The day I got my green card

It was roughly at this moment—just as things could have gone hideously south—that a moment of grace began to shine through the fog of nerves and bureaucratic repartee. It happened so swiftly that I was hardly able to catch it. When did we go from showing her pictures of our wedding and handing over proofs of cohabitation to discussing the interviewer’s three (or was it four) children? When did we start discussing our future children? Had we considered surrogacy? Were we thinking of adoption? And then the next thing I knew, the interviewer was saying: “I’m going to go ahead and approve your application…”

I could have wept. It was all so humane. I thought of the other places I had known, places I belonged to: Pakistan, where my father’s assassin was celebrated; India, which was busy demanding pledges of loyalty from university students. I thought of my cold, loveless relationship with Britain.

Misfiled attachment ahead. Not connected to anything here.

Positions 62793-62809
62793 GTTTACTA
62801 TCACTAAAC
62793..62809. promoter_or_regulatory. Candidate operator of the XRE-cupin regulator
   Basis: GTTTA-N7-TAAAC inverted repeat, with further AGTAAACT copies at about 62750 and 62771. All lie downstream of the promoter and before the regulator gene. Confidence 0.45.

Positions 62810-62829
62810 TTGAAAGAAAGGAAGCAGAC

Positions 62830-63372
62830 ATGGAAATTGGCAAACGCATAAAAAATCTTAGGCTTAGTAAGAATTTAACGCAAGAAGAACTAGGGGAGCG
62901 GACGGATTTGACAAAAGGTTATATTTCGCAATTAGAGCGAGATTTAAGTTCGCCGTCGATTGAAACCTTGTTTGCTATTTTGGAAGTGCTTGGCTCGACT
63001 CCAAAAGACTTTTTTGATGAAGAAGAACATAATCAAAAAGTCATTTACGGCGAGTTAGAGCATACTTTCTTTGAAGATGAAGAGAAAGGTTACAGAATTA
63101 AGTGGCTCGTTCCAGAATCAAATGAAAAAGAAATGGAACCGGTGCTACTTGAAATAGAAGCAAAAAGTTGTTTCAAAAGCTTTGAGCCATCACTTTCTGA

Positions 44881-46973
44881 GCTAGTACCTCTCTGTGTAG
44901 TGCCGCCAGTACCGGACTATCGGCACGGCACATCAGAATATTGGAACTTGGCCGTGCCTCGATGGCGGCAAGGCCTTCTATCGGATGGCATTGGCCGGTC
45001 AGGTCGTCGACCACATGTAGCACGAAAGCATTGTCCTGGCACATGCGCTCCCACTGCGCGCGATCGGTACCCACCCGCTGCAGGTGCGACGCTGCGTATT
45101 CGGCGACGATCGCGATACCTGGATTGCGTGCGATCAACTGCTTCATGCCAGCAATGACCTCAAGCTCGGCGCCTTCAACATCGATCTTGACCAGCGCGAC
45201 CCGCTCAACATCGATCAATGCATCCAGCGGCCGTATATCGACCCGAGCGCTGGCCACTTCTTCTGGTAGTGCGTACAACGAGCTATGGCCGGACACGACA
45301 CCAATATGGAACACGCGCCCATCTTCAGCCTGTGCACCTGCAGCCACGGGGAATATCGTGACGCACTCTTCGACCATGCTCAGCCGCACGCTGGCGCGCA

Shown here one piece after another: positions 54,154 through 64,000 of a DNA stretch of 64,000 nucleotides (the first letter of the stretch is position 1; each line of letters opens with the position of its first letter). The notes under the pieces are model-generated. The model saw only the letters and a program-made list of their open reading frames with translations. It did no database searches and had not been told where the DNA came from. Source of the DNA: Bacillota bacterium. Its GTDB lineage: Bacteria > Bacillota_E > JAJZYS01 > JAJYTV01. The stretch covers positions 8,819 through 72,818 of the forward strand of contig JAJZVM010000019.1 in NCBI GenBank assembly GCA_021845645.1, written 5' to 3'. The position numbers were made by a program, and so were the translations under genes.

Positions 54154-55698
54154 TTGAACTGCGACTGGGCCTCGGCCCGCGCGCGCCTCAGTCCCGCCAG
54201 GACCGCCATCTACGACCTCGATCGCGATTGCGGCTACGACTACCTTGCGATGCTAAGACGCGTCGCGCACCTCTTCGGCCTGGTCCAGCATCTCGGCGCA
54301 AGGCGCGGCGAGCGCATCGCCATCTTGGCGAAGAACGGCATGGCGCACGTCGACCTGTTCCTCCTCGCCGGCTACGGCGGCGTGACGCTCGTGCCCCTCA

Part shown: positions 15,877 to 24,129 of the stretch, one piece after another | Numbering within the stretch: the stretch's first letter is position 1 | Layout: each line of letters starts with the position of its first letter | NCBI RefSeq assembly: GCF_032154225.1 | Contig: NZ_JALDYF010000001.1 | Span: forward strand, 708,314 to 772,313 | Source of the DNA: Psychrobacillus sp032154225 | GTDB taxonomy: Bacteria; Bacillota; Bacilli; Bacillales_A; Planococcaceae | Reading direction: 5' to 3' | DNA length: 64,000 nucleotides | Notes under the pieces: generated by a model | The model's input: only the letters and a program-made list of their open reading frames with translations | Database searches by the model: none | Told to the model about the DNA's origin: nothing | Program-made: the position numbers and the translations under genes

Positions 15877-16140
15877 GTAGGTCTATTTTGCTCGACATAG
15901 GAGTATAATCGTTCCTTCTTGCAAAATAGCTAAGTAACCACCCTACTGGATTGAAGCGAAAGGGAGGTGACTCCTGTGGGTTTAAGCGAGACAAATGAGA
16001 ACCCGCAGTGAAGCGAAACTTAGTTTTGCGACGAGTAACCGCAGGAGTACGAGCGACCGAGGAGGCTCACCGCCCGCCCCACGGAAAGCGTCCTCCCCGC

Then I thought of America, and a wave of optimism came over me. This is how a country earns the love of its citizens: It ennobles their relationships; it takes seriously their happiness; it acts on the assumption that people are basically good and, if given half a chance, will realize their better natures. Most of all, it creates the conditions—even here, in this dreary government office—for them to do so.